Armstrong Street North continues to cement its position as the hottest place to eat in Ballarat's CBD with the opening of a new restaurant focussing on authentic Latin American food.
Pancho opened at the end of July. Owners Jose Fernandez and Simone Baur-Schmid, who have the successful Spanish eatery Meigas across the street from the new restaurant as well, say Pancho builds on Fernandez's background growing up in Venezuela.
A Galician by birth, Fernandez is well-known in Ballarat. Tall and forthright in his views, fiercely independent and iconoclastic about business, he spent his youth in the northern nation of Venezuela, which has a tremendous array of different cuisines across its almost one million square kilometres.
"I feel like it might be hard to explain what the food is here, because it is more of a (palette of) traditional American food," Fernandez offers. He gestures toward the kitchen of Pancho, with its crew of multicultural chefs drawn from Mexico, Peru, the UK (via several South American countries), Venezuela, Colombia, Argentina and Chile.
"Sometimes this is a hard thing, because a dish will be called 10 different things across those countries," he laughs.
"In Venezuela, it was a tradition from my point of view: when you walk in the street - it's the same in China or Vietnam - you see more of the food culture. That's what we're trying to do here. I loved the food so much growing up.
"For example, in Venezuela, every morning we would have maracuya, or parchita, juice; or a lulo juice - sweet tropical juices. Or we'd have chicha - the memory of that drink for me is finishing school, before my parents would pick me up, there would be a man with a little trolley selling this rice drink with a little bit of milk and cinnamon. We'd drink that in the hot weather."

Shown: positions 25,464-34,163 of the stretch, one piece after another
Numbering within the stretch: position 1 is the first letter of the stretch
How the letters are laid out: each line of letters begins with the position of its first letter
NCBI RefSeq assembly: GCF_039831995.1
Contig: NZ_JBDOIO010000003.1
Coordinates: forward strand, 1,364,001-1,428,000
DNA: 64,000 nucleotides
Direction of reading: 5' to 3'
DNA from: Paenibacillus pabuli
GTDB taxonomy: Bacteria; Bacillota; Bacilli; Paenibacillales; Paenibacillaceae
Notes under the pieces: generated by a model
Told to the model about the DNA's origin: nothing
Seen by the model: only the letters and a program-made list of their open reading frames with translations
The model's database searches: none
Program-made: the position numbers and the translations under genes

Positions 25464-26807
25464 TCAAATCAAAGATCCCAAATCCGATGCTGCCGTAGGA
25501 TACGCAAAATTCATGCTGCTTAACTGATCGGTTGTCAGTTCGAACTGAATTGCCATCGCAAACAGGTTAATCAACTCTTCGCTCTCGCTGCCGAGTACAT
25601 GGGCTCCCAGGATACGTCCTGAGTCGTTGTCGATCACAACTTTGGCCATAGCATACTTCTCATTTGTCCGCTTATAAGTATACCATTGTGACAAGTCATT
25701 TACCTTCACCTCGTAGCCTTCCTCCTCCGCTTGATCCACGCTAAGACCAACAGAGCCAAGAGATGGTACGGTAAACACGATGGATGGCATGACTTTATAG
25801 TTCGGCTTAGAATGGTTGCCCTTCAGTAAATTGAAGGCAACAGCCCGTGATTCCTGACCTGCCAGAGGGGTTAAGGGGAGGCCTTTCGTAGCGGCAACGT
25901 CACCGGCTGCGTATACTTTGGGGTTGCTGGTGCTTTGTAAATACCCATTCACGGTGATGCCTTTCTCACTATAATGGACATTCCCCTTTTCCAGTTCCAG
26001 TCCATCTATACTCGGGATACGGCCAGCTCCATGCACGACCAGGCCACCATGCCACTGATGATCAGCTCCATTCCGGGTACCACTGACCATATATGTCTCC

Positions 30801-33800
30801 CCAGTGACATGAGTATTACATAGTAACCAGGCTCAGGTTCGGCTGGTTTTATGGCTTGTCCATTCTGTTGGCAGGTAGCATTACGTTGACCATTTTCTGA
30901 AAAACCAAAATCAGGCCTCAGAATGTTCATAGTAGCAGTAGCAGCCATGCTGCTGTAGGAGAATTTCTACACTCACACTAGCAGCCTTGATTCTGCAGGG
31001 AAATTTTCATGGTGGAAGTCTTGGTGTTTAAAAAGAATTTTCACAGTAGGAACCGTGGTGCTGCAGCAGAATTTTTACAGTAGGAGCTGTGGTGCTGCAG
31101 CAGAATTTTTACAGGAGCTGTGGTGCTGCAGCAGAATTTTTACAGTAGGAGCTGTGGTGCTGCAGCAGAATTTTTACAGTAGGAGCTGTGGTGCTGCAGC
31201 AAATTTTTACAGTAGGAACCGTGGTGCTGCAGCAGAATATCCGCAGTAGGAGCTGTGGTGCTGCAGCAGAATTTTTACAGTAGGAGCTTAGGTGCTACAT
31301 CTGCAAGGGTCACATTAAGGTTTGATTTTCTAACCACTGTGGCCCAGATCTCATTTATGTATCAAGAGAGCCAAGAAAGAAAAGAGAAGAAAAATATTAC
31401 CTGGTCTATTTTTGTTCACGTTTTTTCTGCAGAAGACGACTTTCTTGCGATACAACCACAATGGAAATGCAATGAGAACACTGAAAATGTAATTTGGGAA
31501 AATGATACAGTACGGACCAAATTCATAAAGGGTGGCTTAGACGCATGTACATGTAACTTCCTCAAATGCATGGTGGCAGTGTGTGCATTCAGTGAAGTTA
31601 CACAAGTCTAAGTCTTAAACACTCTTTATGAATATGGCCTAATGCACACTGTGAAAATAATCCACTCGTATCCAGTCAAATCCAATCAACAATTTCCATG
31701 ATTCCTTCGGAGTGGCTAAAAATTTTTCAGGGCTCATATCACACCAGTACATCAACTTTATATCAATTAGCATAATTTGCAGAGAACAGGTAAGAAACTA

You can go up a little side-street in Argentina, Colombia, Mexico, there'll be a little shack and you'll get some of the best food.Simone Baur-Schmid
Maracuya is the juice of the passionfruit, while lulo is a fruit known as a naranjillo, which has a slightly sour citrus flavour and is often mixed with sugar syrup.
"Just tasting them here gives me a memory of living there, so I hope to bring that authentic flavour to people here. It's the same with the decoration in here. It's very simple: it's designed to be bright."
Fernandez and Baur-Schmid have filled Pancho, once a nondescript and rundown 1970s commercial premises, with the iconography and artwork of Latin America. There are crucifixes and altars, ceramics and painted masks spread over the wall, and tropical plants are scattered throughout.
That rejuvenation of a shabby building into a brightly-coloured food venue continues the planned transformation of the precinct, aided by changes in zoning and the removal of centre-parkings.
But Armstrong Street has been shifting for some time. Starting with Campana Cellars in 1976, there has been a relatively visible food element alongside the retailers for many years, with stalwarts like the vegetarian Chat for Tea being joined by newcomers like Griffin Burger and Saigon Alley.
Of course there have been several restaurants fall along the way, and the ill-fated 21 Arms nightclub was a planning mistake of the worst kind.
Now the GovHub development is underway, framing the northern edge of the city's CBD alongside the restored Civic Hall. The challenge is to enliven Ballarat again, to get people walking the streets in safety, rather than relying on cars to get everywhere. And even perhaps taking on its inherent conservatism and promoting street food even more widely - when the weather permits.